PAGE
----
Monday, November 02, 2009

Harney & Sons Tea Tasting: Pan Long Yin Hao and Jin Shan

I've begun the Chinese green section of Harney & Sons Guide to Tea. I recently tasted Pan Long Ying Hao and Jin Shan.
Pan Long Ying Hao

Jin Shan

The shape of the leaves for both teas is sculpted by hand. Look at them closely! They are beautiful.

If you are new to green teas, I recommend Chinese greens as an entry point. The Chinese greens are less forward and often sweeter than the vegetal Japanese greens. Harney indicates two reasons for this. First, the best Chinese greens are picked in the spring from leaflets, which include a bud and the two leaves near it. In spring, the leaves have more sugars. Second, special techniques to "fix" the teas, heated to preserve the chlorophyll, are employed. There are many ways to fix a green tea. Common Chinese ways include pan-fired in a wok or heated in an oven.

I brewed both teas at 175 degrees for two minutes. Pan Long Ying Hao is on the left. Its liquor and flavor were both very light. In fact, I think I could have tasted it with the white teas and believed it belonged in that category. I feel quite special to be tasting this tea, because Harney points out that it is a local tea made for local drinkers. It's an obscure tea that has made it to the West. Lucky us! He doesn't even know exactly how the tea is fixed, though he expects in a hot wok.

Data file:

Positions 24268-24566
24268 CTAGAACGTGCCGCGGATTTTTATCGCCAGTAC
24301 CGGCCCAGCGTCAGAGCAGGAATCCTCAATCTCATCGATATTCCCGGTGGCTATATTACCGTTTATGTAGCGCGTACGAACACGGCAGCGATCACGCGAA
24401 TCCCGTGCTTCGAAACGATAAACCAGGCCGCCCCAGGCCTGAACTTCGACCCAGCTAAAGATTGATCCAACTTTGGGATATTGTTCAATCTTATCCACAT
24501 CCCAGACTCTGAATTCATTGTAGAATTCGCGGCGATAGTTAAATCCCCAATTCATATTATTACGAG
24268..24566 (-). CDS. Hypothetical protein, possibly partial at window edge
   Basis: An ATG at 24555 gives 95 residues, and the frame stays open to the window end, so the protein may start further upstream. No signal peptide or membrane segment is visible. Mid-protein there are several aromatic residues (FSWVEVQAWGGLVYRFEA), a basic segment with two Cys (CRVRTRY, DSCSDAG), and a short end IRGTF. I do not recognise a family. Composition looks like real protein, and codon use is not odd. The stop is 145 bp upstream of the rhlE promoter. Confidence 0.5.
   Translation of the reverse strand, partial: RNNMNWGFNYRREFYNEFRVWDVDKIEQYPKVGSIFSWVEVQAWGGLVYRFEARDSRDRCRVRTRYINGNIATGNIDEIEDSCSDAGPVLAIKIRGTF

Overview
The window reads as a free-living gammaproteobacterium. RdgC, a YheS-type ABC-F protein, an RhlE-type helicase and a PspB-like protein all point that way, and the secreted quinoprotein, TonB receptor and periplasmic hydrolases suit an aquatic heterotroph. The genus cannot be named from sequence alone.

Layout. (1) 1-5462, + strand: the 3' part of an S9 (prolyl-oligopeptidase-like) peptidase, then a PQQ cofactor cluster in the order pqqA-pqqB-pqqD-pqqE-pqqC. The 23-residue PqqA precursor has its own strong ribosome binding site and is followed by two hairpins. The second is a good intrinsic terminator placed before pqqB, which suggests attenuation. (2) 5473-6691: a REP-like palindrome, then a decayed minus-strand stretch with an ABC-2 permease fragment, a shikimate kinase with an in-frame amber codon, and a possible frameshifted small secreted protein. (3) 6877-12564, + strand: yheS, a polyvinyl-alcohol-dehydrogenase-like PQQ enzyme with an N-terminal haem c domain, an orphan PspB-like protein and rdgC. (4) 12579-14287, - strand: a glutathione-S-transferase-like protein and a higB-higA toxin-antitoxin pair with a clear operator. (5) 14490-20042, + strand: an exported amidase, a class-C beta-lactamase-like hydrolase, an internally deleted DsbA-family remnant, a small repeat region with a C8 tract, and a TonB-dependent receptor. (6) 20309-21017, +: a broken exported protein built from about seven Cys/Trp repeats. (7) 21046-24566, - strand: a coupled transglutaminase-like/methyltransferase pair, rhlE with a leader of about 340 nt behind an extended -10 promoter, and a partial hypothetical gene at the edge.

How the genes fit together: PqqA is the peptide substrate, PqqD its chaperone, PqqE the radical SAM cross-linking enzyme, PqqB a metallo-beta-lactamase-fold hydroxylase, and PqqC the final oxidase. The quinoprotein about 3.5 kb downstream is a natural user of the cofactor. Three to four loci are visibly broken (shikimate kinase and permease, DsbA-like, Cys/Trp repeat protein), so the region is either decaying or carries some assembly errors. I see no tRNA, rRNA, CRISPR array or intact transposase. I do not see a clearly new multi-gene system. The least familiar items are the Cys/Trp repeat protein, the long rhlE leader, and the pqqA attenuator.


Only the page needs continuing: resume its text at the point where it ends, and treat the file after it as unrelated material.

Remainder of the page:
The tea on the right, Jin Shan, was a wee bit darker in liquor. The flavor was lemony (we agreed with Harney on that) and very mildly astringent. This tea is grown in the cool mountains, in an ancient tea-growing area (between Zhejiang and Anhui). This tea is exposed to as little heat as possible, which allows it to stay sweet and light.

Harney also mentions a fascinating anecdote about the Jin Shan region. Monks from this area may have been the ones to introduce the Japanese to tea in the ninth century.

6 comments:

Ginger said...

thanks for sharing.

Teafan said...

I enjoy your tea reviews. Pls keep them up.

marlena said...

Nice review. I have to agree about Chinese vs. Japanese green teas. I still have a hard time with the latter, they're too biter, often tasting fishy or like spoiled greenery. But I keep trying to appreciate them. So far, most of the Chinese I like. However, it is a matter of individual taste. I know lots of people are really into Japanese green.

Angela McRae said...

I enjoyed reading this, and your photos are just lovely!

parTea lady said...

Thanks for your interesting review of these two teas.

Jason Witt said...

A really sweet Chinese tea is Clouds Mist, as long as it's the real stuff and not a cheaper version with that name. It's sweet because it's grown where there's so much mist on a mountaintop that little sunlight ever reaches the leaves.